While X Zone is certainly more engaging than the typical strategy game, it lacks the fluidity and nuance of better action games that demand more from the player than mashing buttons. Conversely, strategy fans may grow weary of the drawn-out combat and be disappointed in the lack of complexity and options. For instance, you’re never in control of where units are placed or which ones are brought into battle, only who solo characters are paired with. Character progression is also completely locked with no way to influence which stats or skills are gained. Compared to what’s already on offer for 3DS owners with the likes of Fire Emblem: Awakening, Etrian Odyssey IV and more, Project X Zone pales in comparison. It would seem that strategy RPGs and action RPGs, much like peanut butter and apple jelly, are two great things that don’t quite go together. More than anything, the draw is in fighting as classic characters, which never stops being cool.
To be brutally blunt, the story in Project X Zone is vapid and goes on for far, far too long. One playthrough took me nearly 70 hours spanning 41 chapters, yet there were only a few hours of honest exposition. While the time spent was largely due to lengthy combat and enjoying a healthy helping of chatter and super moves, it still doesn’t excuse a story that drags like a plow through a field of wet cement. “Shucks, they got away” moments are repeated ad nauseam with little ever being resolved and the “twists” had little impact when it got to the point where I was predicting when bosses would show up seconds before the characters themselves would suspect a boss to show up. The original characters are jokes compared to the crossover ones, both in substance and design, with Mii being the worst offender. If her obnoxious, McDonald’s colored one strap costume doesn’t get to you, her portrayal as an overly cheery and vacuous fighting cheerleader who just happens to be the catalyst to the whole story probably will. She may well best represent the shallow side of X Zone, serving as little more than a shallow pond of fan service.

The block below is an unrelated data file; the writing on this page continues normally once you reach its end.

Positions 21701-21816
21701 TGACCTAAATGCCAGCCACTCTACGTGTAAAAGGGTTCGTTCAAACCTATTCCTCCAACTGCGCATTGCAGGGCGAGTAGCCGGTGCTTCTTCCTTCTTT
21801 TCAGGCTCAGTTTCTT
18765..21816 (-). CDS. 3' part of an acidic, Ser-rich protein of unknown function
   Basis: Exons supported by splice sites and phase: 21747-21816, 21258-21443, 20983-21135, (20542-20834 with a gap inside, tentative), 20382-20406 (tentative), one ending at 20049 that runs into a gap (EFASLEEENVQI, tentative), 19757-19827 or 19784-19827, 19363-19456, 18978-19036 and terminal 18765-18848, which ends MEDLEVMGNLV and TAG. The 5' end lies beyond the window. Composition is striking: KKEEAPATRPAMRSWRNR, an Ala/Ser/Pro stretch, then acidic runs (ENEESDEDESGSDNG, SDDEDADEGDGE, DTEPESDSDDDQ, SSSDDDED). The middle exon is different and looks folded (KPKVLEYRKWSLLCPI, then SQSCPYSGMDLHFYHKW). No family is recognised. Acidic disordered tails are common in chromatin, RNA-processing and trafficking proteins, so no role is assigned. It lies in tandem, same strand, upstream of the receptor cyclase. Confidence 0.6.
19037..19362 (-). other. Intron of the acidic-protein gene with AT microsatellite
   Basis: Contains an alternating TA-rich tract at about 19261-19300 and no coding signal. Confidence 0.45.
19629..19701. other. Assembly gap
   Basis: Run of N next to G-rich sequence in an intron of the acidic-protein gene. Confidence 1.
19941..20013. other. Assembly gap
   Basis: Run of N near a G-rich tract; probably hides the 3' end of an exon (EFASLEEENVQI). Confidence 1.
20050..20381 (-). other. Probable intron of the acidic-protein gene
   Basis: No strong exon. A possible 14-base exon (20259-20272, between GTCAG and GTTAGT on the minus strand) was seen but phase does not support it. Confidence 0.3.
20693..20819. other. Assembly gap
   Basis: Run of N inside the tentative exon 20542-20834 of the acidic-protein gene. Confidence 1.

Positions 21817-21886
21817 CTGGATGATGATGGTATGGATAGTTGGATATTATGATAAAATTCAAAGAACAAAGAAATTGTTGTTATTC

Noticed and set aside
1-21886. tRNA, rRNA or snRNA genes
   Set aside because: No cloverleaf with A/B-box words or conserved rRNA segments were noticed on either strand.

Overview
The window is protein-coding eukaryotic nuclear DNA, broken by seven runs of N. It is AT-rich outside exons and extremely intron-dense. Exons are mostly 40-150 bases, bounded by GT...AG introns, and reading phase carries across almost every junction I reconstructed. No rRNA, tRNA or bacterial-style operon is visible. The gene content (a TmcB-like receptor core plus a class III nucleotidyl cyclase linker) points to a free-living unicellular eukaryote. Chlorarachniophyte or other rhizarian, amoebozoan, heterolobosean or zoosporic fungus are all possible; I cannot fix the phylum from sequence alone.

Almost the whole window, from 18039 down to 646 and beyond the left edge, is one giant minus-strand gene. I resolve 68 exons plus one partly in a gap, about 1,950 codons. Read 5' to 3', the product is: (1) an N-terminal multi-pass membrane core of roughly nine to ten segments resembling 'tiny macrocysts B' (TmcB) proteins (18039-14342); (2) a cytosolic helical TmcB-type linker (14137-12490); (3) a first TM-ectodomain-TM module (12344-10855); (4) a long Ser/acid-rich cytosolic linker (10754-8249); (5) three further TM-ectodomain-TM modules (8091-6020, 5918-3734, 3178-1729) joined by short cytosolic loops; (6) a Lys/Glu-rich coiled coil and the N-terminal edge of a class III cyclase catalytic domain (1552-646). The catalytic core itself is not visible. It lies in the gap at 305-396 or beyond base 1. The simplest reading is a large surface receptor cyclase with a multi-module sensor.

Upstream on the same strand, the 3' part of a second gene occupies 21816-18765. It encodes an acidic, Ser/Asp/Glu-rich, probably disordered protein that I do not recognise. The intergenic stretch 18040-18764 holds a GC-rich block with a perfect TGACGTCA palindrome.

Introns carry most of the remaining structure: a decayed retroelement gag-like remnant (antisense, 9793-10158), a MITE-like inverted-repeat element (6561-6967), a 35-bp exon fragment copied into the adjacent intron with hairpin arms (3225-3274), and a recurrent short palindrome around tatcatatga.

Around the fifth time or so I’d seen a villain just flat-out run away with no resistance, the string of patience I had with the story began to be pulled in twain. While there are moments of intrigue, very little is ever satisfyingly explained and the original characters never really get fleshed out to the point where you would actually care what happens to them, culminating in an ending that’s less a triumphant photo finish through checkered tape than it is like stepping off from a crowded bus ride with too many stops. What’s really confusing is how the quality in character design managed to drop so drastically, given that the Namco X Capcom characters, Reiji, Xiaomu and Saya, are infinitely more visually appealing and likeable. Along with Super Robot Wars’ Haken, Sanger and, to a lesser extent, Kaguya, the thunder is nearly completely stolen from X Zone’s attempts.